Mining Ruins, Wickenburg, Arizona
Monte Christo Mine
We explored the ruins in and around the Monte Christo Mine over the weekend and found several open shafts scattered along the hills on the drive out. We took constellation road out of Wickenburg and after 2 miles the roads began to get rough and rocky at times. A high clearance vehicle is needed to navigate and at one point to cross a few hundred yards of riverbed. With the temps soaring in the 115 range it was impossible to explore the shafts and ruins we found along the way.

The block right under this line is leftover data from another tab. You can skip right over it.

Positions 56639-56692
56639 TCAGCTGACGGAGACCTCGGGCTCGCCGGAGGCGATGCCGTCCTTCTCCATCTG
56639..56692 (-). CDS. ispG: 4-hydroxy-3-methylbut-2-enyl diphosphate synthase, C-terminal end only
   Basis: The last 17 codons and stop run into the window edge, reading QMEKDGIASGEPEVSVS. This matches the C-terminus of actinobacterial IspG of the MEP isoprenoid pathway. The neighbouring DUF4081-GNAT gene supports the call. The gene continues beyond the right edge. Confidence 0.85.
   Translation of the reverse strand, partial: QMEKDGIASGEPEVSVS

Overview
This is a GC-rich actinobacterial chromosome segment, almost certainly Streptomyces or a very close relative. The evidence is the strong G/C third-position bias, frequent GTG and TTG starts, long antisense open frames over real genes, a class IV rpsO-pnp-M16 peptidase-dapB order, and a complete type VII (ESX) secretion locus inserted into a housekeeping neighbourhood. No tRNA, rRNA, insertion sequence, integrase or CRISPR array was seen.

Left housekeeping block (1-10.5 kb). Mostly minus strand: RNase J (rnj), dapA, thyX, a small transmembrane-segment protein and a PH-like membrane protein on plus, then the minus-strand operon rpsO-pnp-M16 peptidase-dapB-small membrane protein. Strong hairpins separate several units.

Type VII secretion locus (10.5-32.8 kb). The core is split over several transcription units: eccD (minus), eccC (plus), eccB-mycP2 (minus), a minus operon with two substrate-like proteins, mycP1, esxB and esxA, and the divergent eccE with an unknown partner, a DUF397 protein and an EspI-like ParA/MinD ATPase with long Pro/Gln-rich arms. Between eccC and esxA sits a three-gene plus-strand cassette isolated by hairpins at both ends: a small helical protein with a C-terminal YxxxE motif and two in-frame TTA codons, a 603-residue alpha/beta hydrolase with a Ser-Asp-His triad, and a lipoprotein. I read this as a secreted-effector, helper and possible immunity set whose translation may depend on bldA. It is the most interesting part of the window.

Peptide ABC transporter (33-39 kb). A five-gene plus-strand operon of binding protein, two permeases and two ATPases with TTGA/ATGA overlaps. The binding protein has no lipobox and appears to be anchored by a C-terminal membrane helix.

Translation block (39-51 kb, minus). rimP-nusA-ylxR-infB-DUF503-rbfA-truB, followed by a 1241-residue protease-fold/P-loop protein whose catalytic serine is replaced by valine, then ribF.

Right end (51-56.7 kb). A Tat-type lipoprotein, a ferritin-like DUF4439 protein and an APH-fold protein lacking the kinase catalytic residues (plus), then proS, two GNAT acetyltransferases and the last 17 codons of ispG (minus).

This silver mine, owned by Ezra Thayer, had its camp less than a mile away from the adjoining Copper Belt Mine. The Monte Cristo Mine was originally mined by Mexicans, who were driven off by prospectors after learning they weren’t American citizens. The Mexicans had hidden the main source of ore. Crampton found the veins and tunnel for Thayer, who successfully mined high grade silver ore that was taken by wagon to Phoenix, on the old Constellation Mine Road. By 1915, after Frank Crampton had left the area, Thayer had 20-30 men putting in three shifts a day. They built a shaft that went down 1,500 feet, along with 3 miles of drifts. They found a 6-foot-wide gold vein, but Thayer blocked them out, believing that his money was safer underground than in a bank! He sold the mine in 1926. Today, ruins of this mine, which has been reopened many times, can be seen along Constellation Mine Road. Some believe there are still good deposits of gold and silver bearing ore there.